Instability in Asghar Farhadi’s ‘Salesman’

Photo courtesy of ||  Asghar Farhadi’s “Salesman” tells an unsettling story in a beautiful way but is not without its problems, writes Patience Kayira ’20.

Photo courtesy of || Asghar Farhadi’s “Salesman” tells an unsettling story in a beautiful way but is not without its problems, writes Patience Kayira ’20.

Patience Kayira ‘20
Assistant Arts Editor


Asghar Farhadi’s 2016 film “Salesman” tells a thought provoking story about a young married couple living in Tehran, which was shown last weekend by the Student Events Committee. Rana (Taraneh Alidootsi) and Emad (Shabaab Hosseini) are forced to evacuate their home once a construction mishap causes their apartment to become unlivable. 

Upon finding a new apartment, Rana is attacked by a stranger. Emad, then, dedicates himself to finding the perpetrator. “The Salesman,” a well-made film with beautiful actors and realistic dialogues, offers a discussion about gender roles, censorship and societal judgement. 

The film begins with a series of shouts and cries as people evacuate a glass surrounded apartment building. Emad presents himself as the humble hero by by warning his neighbors, ushering his wife out the building and carrying a catatonic man out of the apartment. 

Then, the scene changes to reveal the perpetrator: an out-of control excavator.

Drawing loosely from Arthur Miller’s 1949 play, “The Death of a Salesman,” the film operates as a play within a play. 

Rana and Emad are actors in a theatre company that is staging a production of “Death of a Salesman.” Knowledge of “The Death of a Salesman” is not necessary to understanding Farhadi’s film; however, knowing a brief summary may be helpful.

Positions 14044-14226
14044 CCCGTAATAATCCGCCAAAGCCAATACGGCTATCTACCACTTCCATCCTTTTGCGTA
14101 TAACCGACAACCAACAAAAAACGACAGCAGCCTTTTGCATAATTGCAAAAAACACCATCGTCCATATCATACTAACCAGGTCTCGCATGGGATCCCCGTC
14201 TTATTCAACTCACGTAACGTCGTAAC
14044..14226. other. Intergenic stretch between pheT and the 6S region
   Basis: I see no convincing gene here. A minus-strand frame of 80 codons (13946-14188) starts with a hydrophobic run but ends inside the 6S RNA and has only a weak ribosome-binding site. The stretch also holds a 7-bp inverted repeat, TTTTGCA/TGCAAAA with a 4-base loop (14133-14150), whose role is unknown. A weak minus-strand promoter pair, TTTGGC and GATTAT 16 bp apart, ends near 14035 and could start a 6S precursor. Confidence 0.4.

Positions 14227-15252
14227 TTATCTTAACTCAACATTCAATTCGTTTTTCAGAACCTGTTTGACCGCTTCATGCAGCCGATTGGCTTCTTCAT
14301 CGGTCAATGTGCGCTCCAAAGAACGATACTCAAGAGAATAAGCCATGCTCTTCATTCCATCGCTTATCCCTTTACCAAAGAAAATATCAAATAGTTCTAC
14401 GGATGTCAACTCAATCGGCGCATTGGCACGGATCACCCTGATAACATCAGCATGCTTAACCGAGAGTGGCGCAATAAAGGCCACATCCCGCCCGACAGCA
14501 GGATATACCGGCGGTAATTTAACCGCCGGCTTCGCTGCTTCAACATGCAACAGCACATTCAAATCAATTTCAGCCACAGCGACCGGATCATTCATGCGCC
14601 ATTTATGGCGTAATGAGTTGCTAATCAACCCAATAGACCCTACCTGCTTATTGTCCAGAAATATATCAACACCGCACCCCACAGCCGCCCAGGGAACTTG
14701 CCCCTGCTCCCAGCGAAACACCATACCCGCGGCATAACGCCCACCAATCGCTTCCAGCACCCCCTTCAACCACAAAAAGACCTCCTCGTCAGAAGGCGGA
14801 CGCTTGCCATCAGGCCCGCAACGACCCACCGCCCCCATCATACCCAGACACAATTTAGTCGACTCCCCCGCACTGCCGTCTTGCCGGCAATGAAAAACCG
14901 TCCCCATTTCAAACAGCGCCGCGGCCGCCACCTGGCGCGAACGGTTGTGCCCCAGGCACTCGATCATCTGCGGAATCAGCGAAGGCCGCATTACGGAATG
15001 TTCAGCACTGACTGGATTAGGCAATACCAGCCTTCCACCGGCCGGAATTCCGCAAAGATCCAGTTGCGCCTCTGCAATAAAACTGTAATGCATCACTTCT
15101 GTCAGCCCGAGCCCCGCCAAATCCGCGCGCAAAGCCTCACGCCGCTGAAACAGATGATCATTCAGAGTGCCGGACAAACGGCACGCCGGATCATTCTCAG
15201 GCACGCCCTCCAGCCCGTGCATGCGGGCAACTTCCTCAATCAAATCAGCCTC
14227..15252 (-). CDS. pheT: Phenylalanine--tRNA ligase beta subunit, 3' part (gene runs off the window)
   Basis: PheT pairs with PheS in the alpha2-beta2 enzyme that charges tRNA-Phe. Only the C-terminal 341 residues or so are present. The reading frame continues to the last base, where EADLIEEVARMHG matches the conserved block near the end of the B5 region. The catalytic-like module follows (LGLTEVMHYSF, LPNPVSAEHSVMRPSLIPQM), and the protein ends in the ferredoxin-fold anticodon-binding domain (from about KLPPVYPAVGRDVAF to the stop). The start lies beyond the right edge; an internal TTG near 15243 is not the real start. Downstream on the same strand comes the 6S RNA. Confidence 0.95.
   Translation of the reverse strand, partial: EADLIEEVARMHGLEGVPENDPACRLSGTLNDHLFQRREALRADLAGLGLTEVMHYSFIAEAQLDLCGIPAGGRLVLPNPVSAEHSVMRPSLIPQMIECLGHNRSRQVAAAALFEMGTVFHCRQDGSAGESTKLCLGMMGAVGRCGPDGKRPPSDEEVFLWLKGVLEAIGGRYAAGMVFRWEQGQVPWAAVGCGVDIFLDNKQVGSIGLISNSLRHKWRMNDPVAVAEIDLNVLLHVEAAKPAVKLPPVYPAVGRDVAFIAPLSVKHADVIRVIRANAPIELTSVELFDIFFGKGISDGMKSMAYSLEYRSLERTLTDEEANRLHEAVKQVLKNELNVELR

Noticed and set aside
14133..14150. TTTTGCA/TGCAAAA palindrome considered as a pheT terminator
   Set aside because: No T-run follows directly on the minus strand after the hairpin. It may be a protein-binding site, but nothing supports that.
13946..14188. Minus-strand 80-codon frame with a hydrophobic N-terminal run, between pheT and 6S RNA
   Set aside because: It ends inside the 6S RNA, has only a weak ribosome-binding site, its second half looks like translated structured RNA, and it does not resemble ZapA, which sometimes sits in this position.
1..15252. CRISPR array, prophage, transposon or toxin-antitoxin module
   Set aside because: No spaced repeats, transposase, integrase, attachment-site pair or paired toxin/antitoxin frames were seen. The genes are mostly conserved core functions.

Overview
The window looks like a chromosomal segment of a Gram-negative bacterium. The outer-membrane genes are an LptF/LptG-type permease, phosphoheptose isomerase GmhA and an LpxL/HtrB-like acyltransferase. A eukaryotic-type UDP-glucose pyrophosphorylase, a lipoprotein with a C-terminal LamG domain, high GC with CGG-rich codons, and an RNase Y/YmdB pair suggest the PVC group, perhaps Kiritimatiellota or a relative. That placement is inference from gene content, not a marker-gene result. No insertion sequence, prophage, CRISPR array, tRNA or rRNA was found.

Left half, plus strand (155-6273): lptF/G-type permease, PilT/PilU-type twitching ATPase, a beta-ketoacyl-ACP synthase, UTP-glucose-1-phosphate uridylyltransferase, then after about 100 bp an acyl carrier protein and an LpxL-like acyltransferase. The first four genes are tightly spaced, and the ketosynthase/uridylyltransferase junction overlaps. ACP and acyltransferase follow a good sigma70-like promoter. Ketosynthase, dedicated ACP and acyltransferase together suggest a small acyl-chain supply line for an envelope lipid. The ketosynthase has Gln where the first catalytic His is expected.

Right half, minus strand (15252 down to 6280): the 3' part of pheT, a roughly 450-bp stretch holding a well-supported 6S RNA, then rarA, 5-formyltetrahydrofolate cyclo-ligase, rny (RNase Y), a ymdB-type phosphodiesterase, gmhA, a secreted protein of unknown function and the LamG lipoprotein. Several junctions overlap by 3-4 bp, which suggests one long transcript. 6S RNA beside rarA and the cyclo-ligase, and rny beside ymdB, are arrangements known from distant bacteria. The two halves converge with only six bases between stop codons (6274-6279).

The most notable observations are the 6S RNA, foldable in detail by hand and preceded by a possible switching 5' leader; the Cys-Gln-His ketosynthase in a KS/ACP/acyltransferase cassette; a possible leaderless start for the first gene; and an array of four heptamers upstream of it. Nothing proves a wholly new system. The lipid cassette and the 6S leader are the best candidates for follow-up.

“Death of a Salesman” follows Willy Loman, a lower middle-class travelling salesman who is unhappy with his life. The play describes Willy’s broken relationships with his children and wife. 

The initial instability introduced in the opening scene persists throughout the film. 

When Rana and Emad arrive at their new apartment, they are greeted by a meowing cat. Charmed by the animal’s cuteness, both characters do not perceive the cat as a bad omen of what is to come. 

The assault that Rana suffers deepens the film’s mood of instability and discomfort. After the opening night of the performance, Emad returns to the apartment to find bloodstains on the stairs. He rushes to the hospital to find his wife unconscious with two doctors hovering over telling him in a pleasant voice, “Please wait outside.”

Earning a 96 percent on Rotten Tomatoes, “The Salesman” has generally reaped positive reviews. New York Times writer A. O. Scott writes, “The Salesman is about trust and honor, about violence against women in a patriarchal society, about the woe that is in marriage, but it is also about death, a salesman and the hidden brutality of class.”

While the film does offer a strong example of storytelling, its characters and pace are slightly problematic. 

The consistent use of shaky camera caused the movie’s pace to slow down. In a scene where Emad and Rana are driving quickly through the city, the constantly moving camera causes this scene to appear slow, despite their apparent speed. Perhaps such slowness of pace functioning as a metaphor for the difficulty both characters face in achieving their goal. 

Moreover, Emad’s inclination to be a problem-solver becomes increasingly irritating as he ignores Rana’s pleas for help. In a scene after the attack, Emad asks Rana to “Pull herself together.” She replies, asking, “Do you know what I’m going through?”

Emad’s need to be a hero causes Rana to take on a diminutive role. He becomes controlling and self-centered on seeking revenge as opposed to supporting his wife. 

Although it is not perfect, Farhadi’s “The Salesman” presents a realistic portrayal of people trying to make the best of a tragic situation.